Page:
One of the genres I regularly read in the non-fiction department are books on leadership. We are all leaders in some sphere of influence. I also have a desire to continually become aware of resources that might be helpful to others.

Lead Like Jesus by Ken Blanchard and Phil Hodges is the latest leadership book to be added to my shelf. The book was given to me as part of the resources for a leadership team on which I currently serve. I have to admit I did not read the book until someone else commented on how much they got out of it.  (Hanging head in shame.) I had read a Ken Blanchard book before and even though he is a best selling author and business leadership guru, I wasn’t sure how it would translate into Christian leadership. If I were honest I would have to say I looked at the book with some suspicion, (i.e., business guru trying to break into the Christian leadership market).
I was very wrong, and I am very grateful to have been influenced to read this book. Blanchard and Hodges challenge to Lead Like Jesus comes out of a genuine desire to live as a Christ follower. They provide a convincing argument that leading like Jesus is the most relevant leadership style for today. I found Blanchard & Hodges description of servant leadership to be well defined. They say the journey of a servant leader starts with the heart (motive and intent). [BTW—The discussion on pride and ego are worth the price of the book. EGO is described as Edging God Out as opposed to Exalting God Only.] Then it travels through the head (belief system and perspective). To have hands of a servant leader is to be a leader who puts into practice  internal skills and values (investing in and caring for followers). Finally, all of these things will translate into the servant leader exhibiting habits like Jesus (solitude, prayer, study and application of scripture, accepting and responding to God’s unconditional love, and involvement in supportive relationships).
Verdict: Recommend this book highly to anyone whether or not they are in a formal leadership position.
Seminary professor and author Elmer Towns describes a servant leader as: “one who recognizes the real secret of leadership is found in identifying the needs of others and ministering to them.” He goes on to explain, “This leader believes people will follow if their needs are being met by their leader” (Towns, 2003, 139). There’s no better example of this than the leadership of Jesus. Jesus displayed characteristics of both the servant and the leader. He taught and modeled the principle of servant leadership throughout his life and ministry.
Jesus, the Model of Servant Leadership
Even as a child Jesus modeled leadership. Scripture provides a glimpse of him at age twelve in the temple speaking to the adult leaders as he was about his Father’s business (Luke 2:47). His leadership skills are evident as he called his disciples to leave what they were doing and follow him on a three-year adventure that would change their lives, and change the world. Of course Jesus led because of his divine nature. He is leadership personified. He led by example and he led by action when he confronted things that were wrong (the money changers in the temple), or harmful (the storms on the sea).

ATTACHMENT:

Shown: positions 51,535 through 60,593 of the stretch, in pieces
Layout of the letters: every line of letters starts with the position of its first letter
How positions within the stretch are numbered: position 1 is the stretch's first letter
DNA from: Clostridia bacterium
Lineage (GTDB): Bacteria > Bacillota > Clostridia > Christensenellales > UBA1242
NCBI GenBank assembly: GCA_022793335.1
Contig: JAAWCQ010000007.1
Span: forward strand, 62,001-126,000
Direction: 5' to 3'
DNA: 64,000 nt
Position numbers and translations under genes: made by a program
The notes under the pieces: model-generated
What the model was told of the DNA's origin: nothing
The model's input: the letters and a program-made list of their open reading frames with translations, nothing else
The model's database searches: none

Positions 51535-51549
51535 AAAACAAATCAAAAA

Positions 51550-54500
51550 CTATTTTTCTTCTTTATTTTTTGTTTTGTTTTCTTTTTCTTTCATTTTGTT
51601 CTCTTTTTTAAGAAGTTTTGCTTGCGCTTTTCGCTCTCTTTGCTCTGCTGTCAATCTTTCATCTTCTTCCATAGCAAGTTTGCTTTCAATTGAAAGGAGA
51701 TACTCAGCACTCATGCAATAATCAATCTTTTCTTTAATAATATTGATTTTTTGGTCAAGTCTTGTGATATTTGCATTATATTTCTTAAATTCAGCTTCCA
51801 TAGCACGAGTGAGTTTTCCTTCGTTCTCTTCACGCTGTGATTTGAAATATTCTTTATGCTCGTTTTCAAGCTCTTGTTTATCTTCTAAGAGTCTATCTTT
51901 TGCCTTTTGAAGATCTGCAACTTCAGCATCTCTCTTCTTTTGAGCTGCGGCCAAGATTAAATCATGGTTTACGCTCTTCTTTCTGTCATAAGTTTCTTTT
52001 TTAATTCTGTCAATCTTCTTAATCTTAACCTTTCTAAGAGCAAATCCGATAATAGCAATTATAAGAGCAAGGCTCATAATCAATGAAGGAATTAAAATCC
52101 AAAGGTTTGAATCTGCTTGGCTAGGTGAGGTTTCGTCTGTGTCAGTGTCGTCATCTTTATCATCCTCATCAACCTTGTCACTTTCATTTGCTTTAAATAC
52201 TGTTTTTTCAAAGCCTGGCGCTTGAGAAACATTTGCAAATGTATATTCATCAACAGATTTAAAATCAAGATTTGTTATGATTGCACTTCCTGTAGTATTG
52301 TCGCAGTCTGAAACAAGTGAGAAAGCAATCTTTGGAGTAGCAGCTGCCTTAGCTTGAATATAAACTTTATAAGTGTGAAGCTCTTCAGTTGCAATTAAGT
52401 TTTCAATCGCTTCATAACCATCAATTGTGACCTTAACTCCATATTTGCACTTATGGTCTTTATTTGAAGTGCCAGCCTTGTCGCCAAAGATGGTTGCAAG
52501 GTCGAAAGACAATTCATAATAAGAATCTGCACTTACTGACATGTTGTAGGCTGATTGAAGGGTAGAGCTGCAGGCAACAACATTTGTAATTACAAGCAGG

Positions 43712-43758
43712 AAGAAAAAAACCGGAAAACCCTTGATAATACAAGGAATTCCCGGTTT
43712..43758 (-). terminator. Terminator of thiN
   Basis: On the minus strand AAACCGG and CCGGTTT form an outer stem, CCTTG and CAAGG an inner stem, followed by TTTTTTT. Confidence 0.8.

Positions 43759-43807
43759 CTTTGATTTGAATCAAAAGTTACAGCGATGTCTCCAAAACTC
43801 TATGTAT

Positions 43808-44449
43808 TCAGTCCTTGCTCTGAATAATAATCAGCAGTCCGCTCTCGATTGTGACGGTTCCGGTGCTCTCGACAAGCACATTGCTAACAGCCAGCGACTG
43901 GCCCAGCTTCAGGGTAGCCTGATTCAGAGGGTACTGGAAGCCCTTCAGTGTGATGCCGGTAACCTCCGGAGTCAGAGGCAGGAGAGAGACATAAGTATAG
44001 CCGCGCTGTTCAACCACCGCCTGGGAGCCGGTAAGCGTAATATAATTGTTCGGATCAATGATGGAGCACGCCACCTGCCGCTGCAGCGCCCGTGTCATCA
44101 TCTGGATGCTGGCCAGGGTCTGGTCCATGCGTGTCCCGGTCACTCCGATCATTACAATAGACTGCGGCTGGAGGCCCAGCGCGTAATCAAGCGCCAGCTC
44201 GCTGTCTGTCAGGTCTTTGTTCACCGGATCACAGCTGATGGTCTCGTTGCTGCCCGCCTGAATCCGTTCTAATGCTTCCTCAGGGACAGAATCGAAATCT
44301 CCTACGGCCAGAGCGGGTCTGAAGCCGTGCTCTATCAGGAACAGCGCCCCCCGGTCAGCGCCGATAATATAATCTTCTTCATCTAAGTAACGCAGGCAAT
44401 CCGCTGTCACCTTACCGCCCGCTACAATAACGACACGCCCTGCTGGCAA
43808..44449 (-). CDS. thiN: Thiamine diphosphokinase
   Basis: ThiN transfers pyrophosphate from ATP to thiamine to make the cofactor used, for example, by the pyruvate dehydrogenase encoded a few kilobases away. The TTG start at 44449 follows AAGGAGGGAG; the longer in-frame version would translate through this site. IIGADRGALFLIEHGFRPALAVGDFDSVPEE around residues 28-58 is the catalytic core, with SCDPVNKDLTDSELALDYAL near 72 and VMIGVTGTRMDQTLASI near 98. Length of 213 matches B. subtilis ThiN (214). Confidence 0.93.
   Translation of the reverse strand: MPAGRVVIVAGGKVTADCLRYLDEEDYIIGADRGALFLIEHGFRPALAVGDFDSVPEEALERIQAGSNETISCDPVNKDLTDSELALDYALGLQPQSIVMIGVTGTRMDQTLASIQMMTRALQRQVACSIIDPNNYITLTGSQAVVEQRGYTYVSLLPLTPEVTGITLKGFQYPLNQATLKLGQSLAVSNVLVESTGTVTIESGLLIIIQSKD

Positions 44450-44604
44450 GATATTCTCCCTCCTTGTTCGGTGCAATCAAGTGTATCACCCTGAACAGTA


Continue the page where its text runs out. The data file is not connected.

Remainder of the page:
Downward Submission
The model of a servant is the role of Jesus that takes us by surprise. Scripture describes this role in Mark 10:45, “For even the Son of Man did not come to be served, but to serve, and to give His life as a ransom for many,” and Philippians 2:7-8, “He emptied Himself by assuming the form of a slave. He humbled Himself by being obedient, even to death.” Jesus did not have title while he was on this earth. He did not build a formal organization. He did not recruit his disciples to lucrative paid positions. He went about doing good—teaching, healing, and modeling the love, grace and mercy of God the Father. Jesus modeled a downward submission. He served people because he understood their value.
Risky Business
A servant leader is willing to assume the risk of his own well being for the good of those he leads. He certainly must associate himself with his followers to the point that any risk he is asking of them he is willing to accept for himself. Jesus required his disciples to stand up and make a public profession of their faith in God even if serving God resulted in the loss of their physical life. Christ in his willingness to go to the cross, in addition to fulfilling his mission on earth as the Savior, was also showing he was willing to take the same risk of public testimony that he required of his disciples.
I have to ask myself what risks am I willing to take in order to lead with the heart of a servant? What about you?
©Brenda Pace, 2010